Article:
My youngest daughter is going to be a senior in high school, and part of me thinks that if people all wore masks, maybe things would get back to normal sooner and maybe she'd be able to have a normal senior year. We don't know. We still don't have a way to get a rapid test done.
Our game plan is just to be ready so we can keep our community, particularly our elderly members, healthy. That's our goal. We have a large elderly population, and they are doing a good job of staying isolated. But it's taking a toll on them mentally; they can't see their kids and grandkids and friends, or even get together to play bingo or cards.
We're all doing telemedicine visits at nursing homes and long-term care facilities. I'd much rather be able to sit there and visit with them and examine them, but you have to weigh the risk versus the benefit.
There's also a degree of guilt. I see colleagues of mine, people really working hard and taking care of people across the country, and I feel guilty on a certain level that we're not able to help them out. I don't know ... it's just a strange sense of what you're doing. I shouldn't feel guilty about that. I don't think I'm alone. You just want to help. That's why I'm here.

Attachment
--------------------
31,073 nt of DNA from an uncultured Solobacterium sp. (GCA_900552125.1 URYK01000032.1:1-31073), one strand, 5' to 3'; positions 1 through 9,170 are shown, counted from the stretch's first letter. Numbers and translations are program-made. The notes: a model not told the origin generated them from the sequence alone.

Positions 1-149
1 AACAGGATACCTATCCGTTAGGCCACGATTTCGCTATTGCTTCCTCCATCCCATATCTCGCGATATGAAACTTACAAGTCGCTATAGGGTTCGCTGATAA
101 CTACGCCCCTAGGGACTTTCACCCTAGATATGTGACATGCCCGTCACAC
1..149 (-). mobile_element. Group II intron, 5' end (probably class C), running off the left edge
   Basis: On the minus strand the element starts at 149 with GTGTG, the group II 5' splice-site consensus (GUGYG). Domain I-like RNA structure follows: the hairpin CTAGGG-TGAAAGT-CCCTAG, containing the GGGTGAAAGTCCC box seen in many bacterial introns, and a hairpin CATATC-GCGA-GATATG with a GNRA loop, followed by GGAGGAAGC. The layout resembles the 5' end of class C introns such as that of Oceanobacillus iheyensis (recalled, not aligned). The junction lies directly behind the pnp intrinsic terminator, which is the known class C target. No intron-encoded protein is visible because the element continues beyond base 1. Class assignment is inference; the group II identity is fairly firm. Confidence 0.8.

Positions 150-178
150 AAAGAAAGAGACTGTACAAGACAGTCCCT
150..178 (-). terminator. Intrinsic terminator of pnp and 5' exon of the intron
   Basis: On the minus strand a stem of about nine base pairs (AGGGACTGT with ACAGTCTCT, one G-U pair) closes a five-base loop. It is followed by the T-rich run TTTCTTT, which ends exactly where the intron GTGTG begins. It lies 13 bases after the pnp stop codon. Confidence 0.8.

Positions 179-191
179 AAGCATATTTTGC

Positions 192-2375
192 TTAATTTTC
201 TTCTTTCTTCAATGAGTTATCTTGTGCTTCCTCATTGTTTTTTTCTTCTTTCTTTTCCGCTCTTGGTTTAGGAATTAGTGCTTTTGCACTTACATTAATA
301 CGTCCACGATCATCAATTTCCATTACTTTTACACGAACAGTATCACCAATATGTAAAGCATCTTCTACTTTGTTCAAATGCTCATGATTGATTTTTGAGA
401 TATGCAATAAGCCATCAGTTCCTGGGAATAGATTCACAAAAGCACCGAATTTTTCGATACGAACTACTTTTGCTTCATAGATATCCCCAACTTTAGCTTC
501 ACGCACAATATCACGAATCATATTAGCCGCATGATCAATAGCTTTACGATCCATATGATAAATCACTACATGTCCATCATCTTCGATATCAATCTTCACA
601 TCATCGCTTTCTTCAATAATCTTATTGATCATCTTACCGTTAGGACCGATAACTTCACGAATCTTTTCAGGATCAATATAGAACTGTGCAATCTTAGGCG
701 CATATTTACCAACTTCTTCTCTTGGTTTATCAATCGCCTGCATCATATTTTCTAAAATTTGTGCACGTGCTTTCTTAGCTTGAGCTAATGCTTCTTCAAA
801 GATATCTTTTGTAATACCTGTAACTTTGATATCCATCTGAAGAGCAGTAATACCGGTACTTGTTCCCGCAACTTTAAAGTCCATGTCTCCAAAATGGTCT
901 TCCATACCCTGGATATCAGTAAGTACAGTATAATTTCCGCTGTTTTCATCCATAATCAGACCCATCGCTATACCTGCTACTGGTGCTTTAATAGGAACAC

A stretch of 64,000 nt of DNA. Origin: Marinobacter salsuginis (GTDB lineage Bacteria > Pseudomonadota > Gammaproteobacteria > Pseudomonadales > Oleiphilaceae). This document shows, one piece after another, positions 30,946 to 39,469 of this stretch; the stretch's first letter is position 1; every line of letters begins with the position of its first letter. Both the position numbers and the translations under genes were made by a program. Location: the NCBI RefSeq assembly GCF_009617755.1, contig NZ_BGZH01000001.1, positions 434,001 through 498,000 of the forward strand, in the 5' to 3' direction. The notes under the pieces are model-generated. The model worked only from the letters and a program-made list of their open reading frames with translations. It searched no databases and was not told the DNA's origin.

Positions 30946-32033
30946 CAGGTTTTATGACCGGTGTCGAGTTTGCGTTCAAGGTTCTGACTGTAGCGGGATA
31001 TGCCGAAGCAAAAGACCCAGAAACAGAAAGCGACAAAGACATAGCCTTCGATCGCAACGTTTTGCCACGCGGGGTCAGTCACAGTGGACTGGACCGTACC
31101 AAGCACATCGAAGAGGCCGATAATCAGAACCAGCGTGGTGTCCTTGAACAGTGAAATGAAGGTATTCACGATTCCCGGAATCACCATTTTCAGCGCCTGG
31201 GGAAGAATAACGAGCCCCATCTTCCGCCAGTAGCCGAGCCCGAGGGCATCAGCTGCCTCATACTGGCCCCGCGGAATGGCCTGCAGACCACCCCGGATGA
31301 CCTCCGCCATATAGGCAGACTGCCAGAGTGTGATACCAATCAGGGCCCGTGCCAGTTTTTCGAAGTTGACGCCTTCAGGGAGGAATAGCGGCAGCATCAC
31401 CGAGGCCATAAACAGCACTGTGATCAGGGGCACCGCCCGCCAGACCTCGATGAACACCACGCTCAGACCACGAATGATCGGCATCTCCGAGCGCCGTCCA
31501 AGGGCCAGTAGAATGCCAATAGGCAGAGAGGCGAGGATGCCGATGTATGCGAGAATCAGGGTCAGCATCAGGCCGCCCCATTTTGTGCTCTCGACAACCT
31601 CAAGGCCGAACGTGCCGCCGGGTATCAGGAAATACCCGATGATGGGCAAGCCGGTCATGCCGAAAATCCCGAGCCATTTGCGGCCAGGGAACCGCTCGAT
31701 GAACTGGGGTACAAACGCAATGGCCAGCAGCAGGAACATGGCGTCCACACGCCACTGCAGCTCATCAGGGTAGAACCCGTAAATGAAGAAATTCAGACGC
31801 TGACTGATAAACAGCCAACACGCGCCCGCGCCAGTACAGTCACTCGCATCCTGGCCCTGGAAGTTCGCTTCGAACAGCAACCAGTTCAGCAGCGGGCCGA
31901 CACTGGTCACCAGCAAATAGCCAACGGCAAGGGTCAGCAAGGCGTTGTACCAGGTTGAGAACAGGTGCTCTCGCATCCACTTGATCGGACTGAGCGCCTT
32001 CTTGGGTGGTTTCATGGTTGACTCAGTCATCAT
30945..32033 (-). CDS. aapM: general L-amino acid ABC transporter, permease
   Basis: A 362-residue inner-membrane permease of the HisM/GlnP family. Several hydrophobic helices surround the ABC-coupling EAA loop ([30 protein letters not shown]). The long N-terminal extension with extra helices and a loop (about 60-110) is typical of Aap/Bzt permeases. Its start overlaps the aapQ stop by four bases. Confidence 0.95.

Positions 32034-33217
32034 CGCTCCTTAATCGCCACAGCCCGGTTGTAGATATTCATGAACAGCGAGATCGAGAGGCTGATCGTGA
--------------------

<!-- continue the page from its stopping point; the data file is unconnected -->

-- as told to Elizabeth Merrill
Dr. Milt McColl
Occupation: Primary care physician, Santa Clara Valley Medical Center (San Jose, California)
College career, and beyond: Football, Stanford (1977-80), San Francisco 49ers (1981-87), Oakland Raiders (1988)
When we first started seeing patients back in February, we would ask, "Have you been to China? Have you been traveling? You have all the symptoms." We had heard a little bit about COVID-19, but we didn't really know. We didn't even have any testing capabilities. The first couple of patients, I don't even remember if I had a mask on. We weren't cavalier about it. We just didn't think it was here yet. We didn't realize it was probably in the community by then.
At that point, most of what we were doing as primary care providers was screening a lot of the patients over the phone. We basically closed our clinic down and started just having phone calls with patients. You can still develop a relationship. I am finding that I prefer to do it over video instead of the phone if I can.